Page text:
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Sanofi launches ‘Highs & Lows’ diabetes awareness campaign

Highlights impact of emotional and psychological factors on effective self-management
Sanofi Highs & Lows tightrope stunt

Sanofi has launched a new diabetes awareness campaign that it hopes will help people take control of their diabetes management by addressing the stereotypes many patients face.

The 'Highs & Lows: Better balance for a better future' campaign highlights the emotional and psychological factors that negatively impact patients' diabetes self-management, such as fear of a drop in blood sugar levels and public perception of the disease.

In a survey of UK type 2 patients, Sanofi found that a quarter of participants feel anxious or fearful of having low blood sugar levels - or 'hypos' - with 42% actively preferring to have high blood glucose than risk a hypo, despite potential for life-threatening disease progression.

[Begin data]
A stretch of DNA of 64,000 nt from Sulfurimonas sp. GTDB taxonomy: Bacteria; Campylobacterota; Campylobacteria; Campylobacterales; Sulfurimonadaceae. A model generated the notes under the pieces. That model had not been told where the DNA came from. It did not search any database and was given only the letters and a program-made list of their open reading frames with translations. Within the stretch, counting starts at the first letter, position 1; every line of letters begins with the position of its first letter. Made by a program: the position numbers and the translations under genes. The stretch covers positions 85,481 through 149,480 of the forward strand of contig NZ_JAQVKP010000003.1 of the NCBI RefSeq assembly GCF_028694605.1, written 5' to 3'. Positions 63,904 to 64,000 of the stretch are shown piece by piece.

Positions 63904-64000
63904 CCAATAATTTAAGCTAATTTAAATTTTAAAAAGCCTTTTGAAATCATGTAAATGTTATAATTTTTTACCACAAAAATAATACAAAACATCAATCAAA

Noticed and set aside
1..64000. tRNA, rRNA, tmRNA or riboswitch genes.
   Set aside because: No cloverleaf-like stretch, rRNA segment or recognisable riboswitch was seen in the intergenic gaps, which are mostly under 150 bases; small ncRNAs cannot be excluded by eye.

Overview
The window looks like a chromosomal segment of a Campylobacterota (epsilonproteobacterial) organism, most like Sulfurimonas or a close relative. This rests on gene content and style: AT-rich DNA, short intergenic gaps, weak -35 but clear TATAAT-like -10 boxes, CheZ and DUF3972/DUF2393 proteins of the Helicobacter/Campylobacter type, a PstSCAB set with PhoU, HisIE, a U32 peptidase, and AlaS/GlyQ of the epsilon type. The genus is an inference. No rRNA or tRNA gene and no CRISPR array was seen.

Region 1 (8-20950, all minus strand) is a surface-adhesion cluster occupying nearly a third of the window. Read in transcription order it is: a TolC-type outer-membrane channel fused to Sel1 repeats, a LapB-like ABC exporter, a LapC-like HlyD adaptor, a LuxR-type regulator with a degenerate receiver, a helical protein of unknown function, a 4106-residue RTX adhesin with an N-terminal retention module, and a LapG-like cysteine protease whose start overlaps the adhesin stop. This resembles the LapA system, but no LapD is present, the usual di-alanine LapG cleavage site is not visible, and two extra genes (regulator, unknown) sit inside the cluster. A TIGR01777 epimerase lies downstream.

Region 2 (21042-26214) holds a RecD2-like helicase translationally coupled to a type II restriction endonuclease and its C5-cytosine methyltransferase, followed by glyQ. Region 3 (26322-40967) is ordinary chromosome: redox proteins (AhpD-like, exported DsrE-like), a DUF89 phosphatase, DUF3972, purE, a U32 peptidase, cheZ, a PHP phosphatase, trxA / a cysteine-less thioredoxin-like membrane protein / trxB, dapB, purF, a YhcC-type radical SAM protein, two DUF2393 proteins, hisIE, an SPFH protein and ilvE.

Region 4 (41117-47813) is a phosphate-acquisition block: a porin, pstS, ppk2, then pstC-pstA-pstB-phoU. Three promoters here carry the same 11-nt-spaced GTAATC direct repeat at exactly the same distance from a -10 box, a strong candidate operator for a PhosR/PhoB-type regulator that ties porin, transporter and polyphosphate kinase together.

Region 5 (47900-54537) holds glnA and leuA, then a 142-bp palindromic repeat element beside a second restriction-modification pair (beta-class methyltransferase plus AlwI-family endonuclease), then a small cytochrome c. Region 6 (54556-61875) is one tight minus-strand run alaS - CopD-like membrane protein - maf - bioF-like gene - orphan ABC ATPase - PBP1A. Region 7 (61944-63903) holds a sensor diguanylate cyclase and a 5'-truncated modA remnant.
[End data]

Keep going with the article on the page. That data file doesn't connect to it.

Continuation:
Furthermore, 15% of those surveyed said they believe others think they are to blame for having the condition, while 14% said they think people with diabetes are perceived as 'greedy'.

Dr Mike Baxter, medical therapy expert at Sanofi UK, said: “Our research shows that there is a need in the UK for better support for people with type 2 diabetes - not just in terms of the medical management of the disease, but also the emotional and psychological aspects of the condition.

“Consequently, the level of diabetic control in a large number of people with diabetes in the UK remains unacceptably high, exposing them to high risks of developing preventable diabetic complications.”

To support its campaign Sanofi has created a patient support website with symptom checklists, guides for discussions with healthcare professionals, videos and further resources to improve people's knowledge about the condition.

The firm also staged a tightrope walking stunt at London's Southbank to raise awareness of the difficulty in successfully balancing diabetes self-care. 

In doing so, the pharma group believes 'Highs & Lows' can help prevent almost a million serious medical complications associated with diabetes, such as eye disease, kidney disease, foot ulcer and amputations, that occur each year due to poor disease management.

The UK has the highest number of people with type 2 diabetes in Europe, with almost 3.5 million people currently diagnosed with type 1 or type 2 - a figure that is forecast to rise to five million by 2025.

Article by
Rebecca Clifford

24th November 2016

From: Marketing

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